If you see a pooch with a beard rivalling the proudest hipster, that dog probably goes to Stuart Simons’ salon, Groom Dog City in east London. Grooming is not just puppies, bubbles and beards, it’s a serious profession – but shockingly, unregulated. Stuart writes for Wunderdog why grooming is important and why he set up The Groomers Spotlight
Who doesn’t want what is best for their pets? We are a nation of animal lovers and most of us want to do what is right for out four-legged friends. We know that we have to feed them to keep them nourished; we know that we have to take them to a vet if we think they feel unwell or start to display unusual behaviour. We know to walk them to keep their minds active and to give them exercise. These things are all regularly highlighted in the media and, let’s be honest, we instinctively know it. What is mostly ignored, though, is the care of the skin and coat.
The skin is the largest organ of the body and within the skin we have hair follicles. Common sense should therefore point us, as pet owners, in the direction of someone who can look after this for us. A skin and coat specialist that can ensure health and wellbeing on the outside. Also known as a groomer.
For many years, pet grooming has been seen as a hobbyist profession. As an industry we tend to advertise ourselves with big cartoon bubbles and bright primary colours with pictures showing dogs having a great time in the bath tub. This absolutely has a place because it attracts clients and shows them that we are a friendly bunch who want what is best for you and your dog. Unfortunately, on the flip side, it doesn’t show us as skilled professionals that can alert you to health dangers for your dog, professionals that can help you avoid costly vet bills and teach you best practices so that your pets can have a happy and healthy life.
Pet grooming is an incredibly skilled profession. It carries many dangers not only for the groomer but also for the dog. Razor-sharp scissors and a wriggly puppy are not a marriage made in heaven. A skilled and experienced hand is essential to anyone paying for this service. Over the years I have lost count of the amount of times people have commented on the cost of their dogs hair cut – “My hair doesn’t cost that much,” and the like.
Well, there are many reasons why your dog’s hair cut is more expensive than yours. You don’t try to bite your hairdresser, you don't poo on the barber chair, or pee against the wall once your hair cut is finished. You keep your head still when asked. Your hairdresser doesn’t clip your private parts or shave your legs (at least not the ones I know). I could go on!
So, clearly it is an industry that requires great skill, therefore you may assume it is properly regulated, right? Wrong!
Pet grooming is completely unregulated, meaning that anyone can pick up a pair of razor-sharp scissors and open up a salon in your neighbourhood. In fact, it’s happening more and more every day. Pets are big business. Over the course of a dog’s life, it is recommended that he/she sees a groomer every six to 12 weeks. This money obviously adds up. Unfortunately, the fact that it is unregulated leaves it open to people looking to make a fast buck out of it.
In a very difficult world where our high street is becoming like a ghost down because of internet shopping, and redundancies are inevitable. People are turning to pet grooming as an alternative occupation. These people own a dog and perhaps have some success in grooming their own. They use their redundancy package to open a nicely equipped grooming salon that really stands out to the public. It encourages custom. The only thing that is missing is any form of training and the skill of the groomer. The leaves the dogs in danger of at the very least a bad haircut – and at the very worst serious injury or even death.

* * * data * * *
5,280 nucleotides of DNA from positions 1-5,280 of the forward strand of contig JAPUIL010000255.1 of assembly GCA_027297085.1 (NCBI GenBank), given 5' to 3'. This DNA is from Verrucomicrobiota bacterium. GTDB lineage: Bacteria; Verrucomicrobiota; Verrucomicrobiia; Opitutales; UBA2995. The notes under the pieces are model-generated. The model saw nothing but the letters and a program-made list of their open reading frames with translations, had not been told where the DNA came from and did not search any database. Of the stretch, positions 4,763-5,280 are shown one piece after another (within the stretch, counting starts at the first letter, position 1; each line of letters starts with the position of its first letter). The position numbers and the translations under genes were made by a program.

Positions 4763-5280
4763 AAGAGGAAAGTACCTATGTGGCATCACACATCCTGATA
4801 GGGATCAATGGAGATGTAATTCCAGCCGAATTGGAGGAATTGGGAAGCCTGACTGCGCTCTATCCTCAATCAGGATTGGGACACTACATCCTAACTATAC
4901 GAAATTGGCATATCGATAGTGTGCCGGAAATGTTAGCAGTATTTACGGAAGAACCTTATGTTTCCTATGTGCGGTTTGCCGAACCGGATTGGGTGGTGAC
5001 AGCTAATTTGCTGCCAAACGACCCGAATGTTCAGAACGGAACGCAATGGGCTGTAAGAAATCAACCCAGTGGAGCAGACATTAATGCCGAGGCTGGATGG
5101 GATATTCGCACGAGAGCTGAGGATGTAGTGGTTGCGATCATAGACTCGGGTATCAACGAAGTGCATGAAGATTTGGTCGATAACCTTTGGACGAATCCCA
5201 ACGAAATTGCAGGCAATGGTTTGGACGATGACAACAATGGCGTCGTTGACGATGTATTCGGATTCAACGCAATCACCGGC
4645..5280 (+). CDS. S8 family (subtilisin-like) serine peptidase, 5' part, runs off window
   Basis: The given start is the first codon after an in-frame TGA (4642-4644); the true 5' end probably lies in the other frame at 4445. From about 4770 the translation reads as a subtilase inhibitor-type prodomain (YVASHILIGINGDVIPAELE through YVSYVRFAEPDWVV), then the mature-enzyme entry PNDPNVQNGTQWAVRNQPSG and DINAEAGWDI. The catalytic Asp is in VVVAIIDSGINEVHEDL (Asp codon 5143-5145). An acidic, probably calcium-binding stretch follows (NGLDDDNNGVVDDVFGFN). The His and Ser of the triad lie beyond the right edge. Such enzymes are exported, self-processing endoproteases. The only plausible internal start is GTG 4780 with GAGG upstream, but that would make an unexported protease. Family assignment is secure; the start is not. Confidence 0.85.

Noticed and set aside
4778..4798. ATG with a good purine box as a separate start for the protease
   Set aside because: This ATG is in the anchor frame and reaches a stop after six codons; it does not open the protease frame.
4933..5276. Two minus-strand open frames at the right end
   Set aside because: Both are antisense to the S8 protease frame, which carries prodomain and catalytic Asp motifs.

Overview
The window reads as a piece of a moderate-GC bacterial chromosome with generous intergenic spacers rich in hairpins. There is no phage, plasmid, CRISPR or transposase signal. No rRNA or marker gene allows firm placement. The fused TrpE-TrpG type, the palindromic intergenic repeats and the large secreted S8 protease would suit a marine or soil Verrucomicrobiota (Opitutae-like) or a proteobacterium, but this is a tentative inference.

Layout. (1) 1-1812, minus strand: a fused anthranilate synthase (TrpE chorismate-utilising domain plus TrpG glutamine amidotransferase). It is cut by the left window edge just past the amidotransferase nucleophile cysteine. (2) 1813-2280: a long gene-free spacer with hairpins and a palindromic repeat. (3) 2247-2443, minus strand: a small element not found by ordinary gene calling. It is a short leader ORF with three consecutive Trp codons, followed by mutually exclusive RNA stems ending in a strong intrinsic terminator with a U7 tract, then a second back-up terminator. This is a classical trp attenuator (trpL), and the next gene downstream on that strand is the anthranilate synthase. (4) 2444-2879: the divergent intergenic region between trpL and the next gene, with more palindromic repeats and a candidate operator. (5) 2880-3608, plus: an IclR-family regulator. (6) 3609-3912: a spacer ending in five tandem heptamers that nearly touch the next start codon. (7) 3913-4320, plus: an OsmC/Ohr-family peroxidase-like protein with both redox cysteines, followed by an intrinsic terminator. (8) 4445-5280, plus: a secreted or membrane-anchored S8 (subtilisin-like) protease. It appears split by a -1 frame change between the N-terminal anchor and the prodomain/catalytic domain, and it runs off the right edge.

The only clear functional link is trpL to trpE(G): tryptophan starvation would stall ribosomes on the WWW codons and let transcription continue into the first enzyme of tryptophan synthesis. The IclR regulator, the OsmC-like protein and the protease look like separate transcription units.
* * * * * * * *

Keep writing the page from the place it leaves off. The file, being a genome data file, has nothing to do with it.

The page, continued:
Transparency and training
I believe that the consumer has a right to be able to see very clearly and easily if their groomer is a qualified professional. I believe it is only fair that you know exactly who you are leaving your dog with, that they know the breed standards and are well versed in anatomy and health and safety. I believe that they should have a knowledge of body language in dogs and the signs of stress as well as the danger signals. I personally believe that pet grooming is far more than simply a haircut for your dog.
With all of this in mind, I decided to team up with one of the best pet grooming educators in the UK, Julie Harris, and together we developed The Groomers Spotlight.
The Groomers Spotlight is a website that directs owners to a qualified groomer in their area. Each groomer has a fully shareable profile and within the profile, pictures and info that allow the owner to decide at a glance if this groomer is the right one for their dog. Groomers with a Groomers Spotlight profile must have had full City and Guilds L3 Diploma training or industry recognised equivalent as a prerequisite for membership on the site.
Within the website, there is also many informative articles for dog owners, we really want to make it a ‘one-stop shop’ for pet owners in the UK.
If you are thinking of getting a dog either a rescue or a new purchase, please first of all have a think about the cost of grooming a dog over the course of its life. Does the coat fit in with your lifestyle? How much maintenance will it need? Does it moult? If you are unsure, why not log on The Groomers Spotlight and ask one of the many professionally qualified grooming members on there. I know they would all be more than happy to give you their advice.
Lastly, make sure that the groomers you are using for your dog’s hair cut is a qualified and experienced professional by using a member of The Groomers Spotlight.
Remember, you get what you pay for. If you don’t, you may well pay for what you get.